As you may have heard, Flatland: Fallen Angle has been given a facelift since it was last published, and that facelift is coming to the interwebs quite soon. It’s taken a little longer than expected, partly because of the different builds* we require.
*I’m using the word ‘builds’ here because ‘versions’ is misleading: these are all the same ‘version’ of Fallen Angle, but they have slightly different features. For the purposes of this article, I won’t be discussing builds with the same features for different platforms (PC versus mac builds, for instance). I’m sure there must be a better term for this concept, so please let me know if you know of one.
There’s a couple of different builds of Flatland: Fallen Angle that are currently on this computer: 5 to be exact. And as far as I know, there’s at least 3 more to come.
Why are we making so many different builds of this one, very small game? How do we decide what builds to make? And how do we keep track of them all? What follows will be a mixture of marketing, product design and technical tips that will help you to decide whether and how to split your code base.
The first question is why, and this is where I have to put my marketing hat on. And we start with a simple truth:
At this stage, Flatland: Fallen Angle is primarily a marketing tool.
Why? The game isn’t in any state to be expanded upon using its existing code base (which, for the most part, has to be thrown away). The gameplay in it is now 2-3 iterations old and thus isn’t horribly useful as a playtesting tool. And while we’ve had a pretty decent conversion rate in terms of purchases, the game simply isn’t of a high enough quality to concentrate time on selling it further.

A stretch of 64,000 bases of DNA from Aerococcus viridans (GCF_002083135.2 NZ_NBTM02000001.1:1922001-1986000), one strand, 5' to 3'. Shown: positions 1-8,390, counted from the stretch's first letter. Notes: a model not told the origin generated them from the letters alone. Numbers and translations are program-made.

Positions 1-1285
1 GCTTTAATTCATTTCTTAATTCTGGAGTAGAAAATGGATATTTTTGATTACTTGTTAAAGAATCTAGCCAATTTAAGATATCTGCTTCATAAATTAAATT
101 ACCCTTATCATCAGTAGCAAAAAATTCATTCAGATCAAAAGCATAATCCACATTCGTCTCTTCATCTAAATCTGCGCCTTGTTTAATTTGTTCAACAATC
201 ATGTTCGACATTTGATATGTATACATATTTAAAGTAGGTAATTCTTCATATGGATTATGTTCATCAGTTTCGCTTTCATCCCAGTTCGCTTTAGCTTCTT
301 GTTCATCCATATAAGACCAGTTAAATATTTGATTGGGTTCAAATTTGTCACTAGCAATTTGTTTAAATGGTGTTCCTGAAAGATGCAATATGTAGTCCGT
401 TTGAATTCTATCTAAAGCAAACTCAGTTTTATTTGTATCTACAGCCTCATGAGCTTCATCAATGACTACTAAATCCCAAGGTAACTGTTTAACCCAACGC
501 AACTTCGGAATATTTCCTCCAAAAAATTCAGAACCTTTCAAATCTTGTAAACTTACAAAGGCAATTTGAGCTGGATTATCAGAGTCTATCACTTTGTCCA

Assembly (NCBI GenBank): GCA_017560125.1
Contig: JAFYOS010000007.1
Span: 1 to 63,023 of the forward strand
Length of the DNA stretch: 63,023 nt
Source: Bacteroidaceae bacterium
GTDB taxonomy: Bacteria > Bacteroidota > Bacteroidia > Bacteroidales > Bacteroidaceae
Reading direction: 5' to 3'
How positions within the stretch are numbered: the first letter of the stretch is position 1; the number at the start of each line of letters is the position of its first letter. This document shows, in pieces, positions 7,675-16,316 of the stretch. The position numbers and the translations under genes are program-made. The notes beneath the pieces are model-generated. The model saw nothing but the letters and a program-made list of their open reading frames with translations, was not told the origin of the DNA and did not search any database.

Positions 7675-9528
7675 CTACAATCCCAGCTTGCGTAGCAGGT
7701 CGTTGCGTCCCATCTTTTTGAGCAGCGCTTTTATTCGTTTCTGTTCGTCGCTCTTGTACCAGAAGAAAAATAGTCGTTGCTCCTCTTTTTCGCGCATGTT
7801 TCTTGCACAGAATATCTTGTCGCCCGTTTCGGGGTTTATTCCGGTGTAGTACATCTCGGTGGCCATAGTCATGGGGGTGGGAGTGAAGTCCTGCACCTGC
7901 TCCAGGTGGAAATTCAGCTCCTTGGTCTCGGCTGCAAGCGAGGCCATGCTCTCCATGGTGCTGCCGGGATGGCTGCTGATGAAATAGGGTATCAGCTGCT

With this in mind, we come to the true utility of a game like Fallen Angle: to introduce people to the world of Flatland and to get them to engage in that world and our company.
How do we want people to engage with us? We want people to sign up to our mailing list, and we want people to sign up to the alpha of our next Flatland game (more details on that are incoming).
I could (and probably should) write an entire blog post about why mailing lists are important to a starting business, but we’ll just take it for granted that they are.
So we’ve got two separate goals for how we’re wanting to use Flatland: Fallen Angle going forward, and in general, we want to be able to send potential customers in different directions depending on where they see it. In other words, we want to have several different calls to action (click here to buy the alpha/click here to download more, etc.). Combine that with the fact that we need a version that’s easily playable, and we end up with the need for a number of different builds.
Next up, is figuring out which builds we need. We decided these by looking out our marketing funnel: that is, how the customer will travel from having never heard of us to buying. The best way to illustrate this is through example, so here are the 5 builds of Fallen Angle.
The first is the web demo. As mentioned in the section above, there’s a need to have a version of the game that’s easily playable. As a starting studio, asking people to download the game is unwieldy and generally a bad idea, and seeing as we’re using Unity we have the opportunity to put the game on portals like Kongregate as a marketing push. However, our full game is approximately 30mb on web player, and waiting for a 30mb preloader is a pretty awful experience for a user.